Writing for the majority in Beauharnais, Justice Frankfurter (the writer of Garmon) said in reference to an Illinois statute: "Moreover, the [Illinois] Supreme Court's characterization of the words prohibited by the statute as those 'liable to cause violence and disorder' paraphrases the traditional justification for punishing libels criminally, namely their 'tendency to cause breach of the peace.'" Id. at 254, 72 S. Ct. at 729.
Justice Frankfurter went on to reiterate that: "'There are certain well-defined and narrowly limited classes of speech, the prevention and punishment of which have never been thought to raise any Constitutional problem. These include the lewd and obscene, the profane, the libelous, and the insulting or "fighting" words -- those which by their very utterance inflict injury or tend to incite an immediate breach of the peace. It has been well observed that such utterances are no essential part of any exposition of ideas, and are of such slight social value as a step to truth that any benefit that may be derived from them is clearly outweighed by the social interest in order and morality. "Resort to epithets or personal abuse is not
[ 416 Pa. Page 409]
in any proper sense communication of information or opinion safeguarded by the Constitution, and its punishment as a criminal act would raise no question under that instrument."'" Id. at 255-57, 72 S. Ct. at 730-31.*fn11
The clear and historically concerned interest of the state in providing a peaceful forum to which individuals whose reputations have been damaged by false and injurious statements can bring their claims should not be frustrated in the absence of a clear expression of congressional intent.*fn12 Our review of legislative history
[ 416 Pa. Page 410]
reveals no such express intent, nor can we find any such implicit necessity. We should especially protect the significant state interest where the "slight social value" of the utterances "as a step to truth" is so clearly out-weighed by countervailing, meaningful social interests.*fn13
Nor would the forum provided by the NLRB adequately protect the state interest involved since libelous utterances may frequently be regarded as immaterial or insignificant in relation to the labor issues involved, and, therefore, may not motivate the NLRB to set aside an election. A deep-seated state interest should not be withdrawn from state jurisdiction by virtue of such extremely peripheral labor activity.*fn14
[ 416 Pa. Page 411]
We have said that the activity involved in this case is peripheral to the labor dispute. In fact, in entertaining suits for libel, our courts deal with an interest completely different from that with which the NLRB deals. The NLRB is not interested in protecting reputation, or in deterring violence. Its concern is with insuring that an employee's right of free choice is not interfered with by coercion, falsehood or emotion.*fn15 On the other hand, the state jurisdiction is not directed at regulation of labor relations as such. The state concern is with injury to reputation and the discouragement of violent reprisals.*fn16 The fact that a labor dispute is involved in this case is really a fortuitous circumstance.*fn17 In our view, these factors are quite significant.*fn18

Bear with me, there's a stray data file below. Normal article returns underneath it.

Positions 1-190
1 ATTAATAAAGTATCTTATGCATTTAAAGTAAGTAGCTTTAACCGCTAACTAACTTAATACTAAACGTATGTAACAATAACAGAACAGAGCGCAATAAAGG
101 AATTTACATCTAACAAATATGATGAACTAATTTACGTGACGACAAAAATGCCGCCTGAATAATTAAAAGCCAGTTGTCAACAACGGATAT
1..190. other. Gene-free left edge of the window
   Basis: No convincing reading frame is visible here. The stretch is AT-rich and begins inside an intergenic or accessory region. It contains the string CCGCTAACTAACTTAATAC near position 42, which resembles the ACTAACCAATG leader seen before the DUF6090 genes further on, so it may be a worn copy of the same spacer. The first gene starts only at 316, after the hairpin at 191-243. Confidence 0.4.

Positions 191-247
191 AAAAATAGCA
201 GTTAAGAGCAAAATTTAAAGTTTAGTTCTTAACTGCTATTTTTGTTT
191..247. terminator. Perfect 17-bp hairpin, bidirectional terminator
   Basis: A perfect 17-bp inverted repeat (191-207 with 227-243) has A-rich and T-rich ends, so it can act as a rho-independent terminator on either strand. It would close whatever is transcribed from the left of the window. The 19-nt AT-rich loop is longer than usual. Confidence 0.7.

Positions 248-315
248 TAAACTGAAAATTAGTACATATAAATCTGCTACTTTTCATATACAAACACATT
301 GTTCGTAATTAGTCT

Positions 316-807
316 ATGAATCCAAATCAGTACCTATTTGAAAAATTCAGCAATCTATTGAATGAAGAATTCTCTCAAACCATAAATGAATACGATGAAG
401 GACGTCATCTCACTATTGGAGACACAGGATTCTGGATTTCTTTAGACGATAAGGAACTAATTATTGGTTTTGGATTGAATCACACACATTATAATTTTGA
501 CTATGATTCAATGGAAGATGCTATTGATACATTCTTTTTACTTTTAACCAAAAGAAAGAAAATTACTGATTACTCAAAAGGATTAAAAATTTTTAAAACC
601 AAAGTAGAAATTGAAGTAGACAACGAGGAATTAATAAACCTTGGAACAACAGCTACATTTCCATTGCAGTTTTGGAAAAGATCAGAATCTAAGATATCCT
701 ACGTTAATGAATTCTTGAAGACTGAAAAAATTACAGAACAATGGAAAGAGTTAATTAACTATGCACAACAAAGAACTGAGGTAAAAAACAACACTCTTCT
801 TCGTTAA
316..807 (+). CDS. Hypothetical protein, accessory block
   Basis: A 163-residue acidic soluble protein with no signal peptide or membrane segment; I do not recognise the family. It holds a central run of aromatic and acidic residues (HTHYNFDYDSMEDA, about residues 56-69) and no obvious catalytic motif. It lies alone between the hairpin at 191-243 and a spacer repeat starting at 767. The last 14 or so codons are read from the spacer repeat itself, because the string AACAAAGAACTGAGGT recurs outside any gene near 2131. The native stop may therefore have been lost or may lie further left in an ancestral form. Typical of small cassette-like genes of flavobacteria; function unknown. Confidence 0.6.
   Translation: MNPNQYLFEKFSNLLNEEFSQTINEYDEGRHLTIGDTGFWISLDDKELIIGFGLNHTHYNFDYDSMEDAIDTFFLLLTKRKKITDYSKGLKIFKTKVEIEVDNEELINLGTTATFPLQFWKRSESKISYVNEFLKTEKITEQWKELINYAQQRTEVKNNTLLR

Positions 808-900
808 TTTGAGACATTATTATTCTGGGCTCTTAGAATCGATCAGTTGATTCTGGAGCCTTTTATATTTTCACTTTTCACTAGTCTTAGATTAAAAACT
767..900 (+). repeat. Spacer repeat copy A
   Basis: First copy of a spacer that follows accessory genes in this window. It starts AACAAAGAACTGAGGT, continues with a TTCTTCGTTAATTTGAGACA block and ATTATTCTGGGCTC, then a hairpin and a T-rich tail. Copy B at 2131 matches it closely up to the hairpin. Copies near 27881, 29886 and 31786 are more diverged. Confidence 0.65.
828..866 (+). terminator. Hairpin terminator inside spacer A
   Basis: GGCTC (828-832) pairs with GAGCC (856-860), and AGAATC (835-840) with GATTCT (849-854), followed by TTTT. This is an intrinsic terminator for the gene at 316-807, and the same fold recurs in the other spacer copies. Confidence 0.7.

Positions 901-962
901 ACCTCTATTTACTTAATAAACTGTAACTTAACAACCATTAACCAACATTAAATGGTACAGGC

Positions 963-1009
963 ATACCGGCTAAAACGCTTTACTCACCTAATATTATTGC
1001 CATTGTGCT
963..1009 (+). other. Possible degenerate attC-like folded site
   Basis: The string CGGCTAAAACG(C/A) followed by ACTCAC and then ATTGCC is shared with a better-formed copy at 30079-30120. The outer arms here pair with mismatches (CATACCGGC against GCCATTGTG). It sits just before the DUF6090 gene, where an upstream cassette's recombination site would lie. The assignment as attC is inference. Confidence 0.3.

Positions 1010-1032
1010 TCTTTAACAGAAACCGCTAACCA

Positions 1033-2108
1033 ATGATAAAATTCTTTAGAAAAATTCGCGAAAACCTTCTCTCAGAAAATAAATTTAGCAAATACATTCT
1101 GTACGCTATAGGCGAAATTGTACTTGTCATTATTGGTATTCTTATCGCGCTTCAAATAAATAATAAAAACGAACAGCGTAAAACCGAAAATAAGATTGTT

[ 416 Pa. Page 412]
The right of an individual to be protected against injury inflicted by false and damaging statements is so fundamentally within the traditional province of state concern and responsibility that extended emphasis and discussion appear unnecessary. Surely, state administration of justice should not be denied on the basis of an inference or an assumption. Less than convincing congressional direction is insufficient to deprive the state of its important jurisdiction to offer a peaceful forum for redress.
We are unable to find any congressional action or intention, express or implied, which limits the power of the state to make effective its long expressed public policy of according litigants a peaceful forum for protection against libel. Especially is this true where, as here, the allegation is made that the libel was deliberate, malicious and made with actual intent to harm.
It is also intriguing to note the consequences of the rule for which the defendants contend. Since the NLRB can offer no satisfactory redress to the individual for the harm caused in a labor controversy, participants in a labor dispute have, in effect, personal immunity from action for libel. Our federal constitution
[ 416 Pa. Page 413]
insures freedom of speech, yet it has always been held that freedom of speech is circumscribed by limits. Libel has traditionally been one of these limits. The furthest immunity from suits or prosecution for libel thus far granted is in regard to criticism made of governmental, public officials. See New York Times v. Sullivan, 376 U.S. 254, 84 S. Ct. 710 (1964); Garrison v. Louisiana, 379 U.S. 64, 85 S. Ct. 209 (1964). And even this rule does not apply where the defamation is made with actual malice. Ibid. Since actual malice is alleged in the instant case, the holding which defendants seek would put them beyond even the pale of the Times ruling. We are not willing to grant to participants in labor disputes such absolute privileges on the basis of mere implication without any clear congressional indication -- privileges which far outdistance a constitutional guarantee so jealously guarded and extended to its permissible social limit.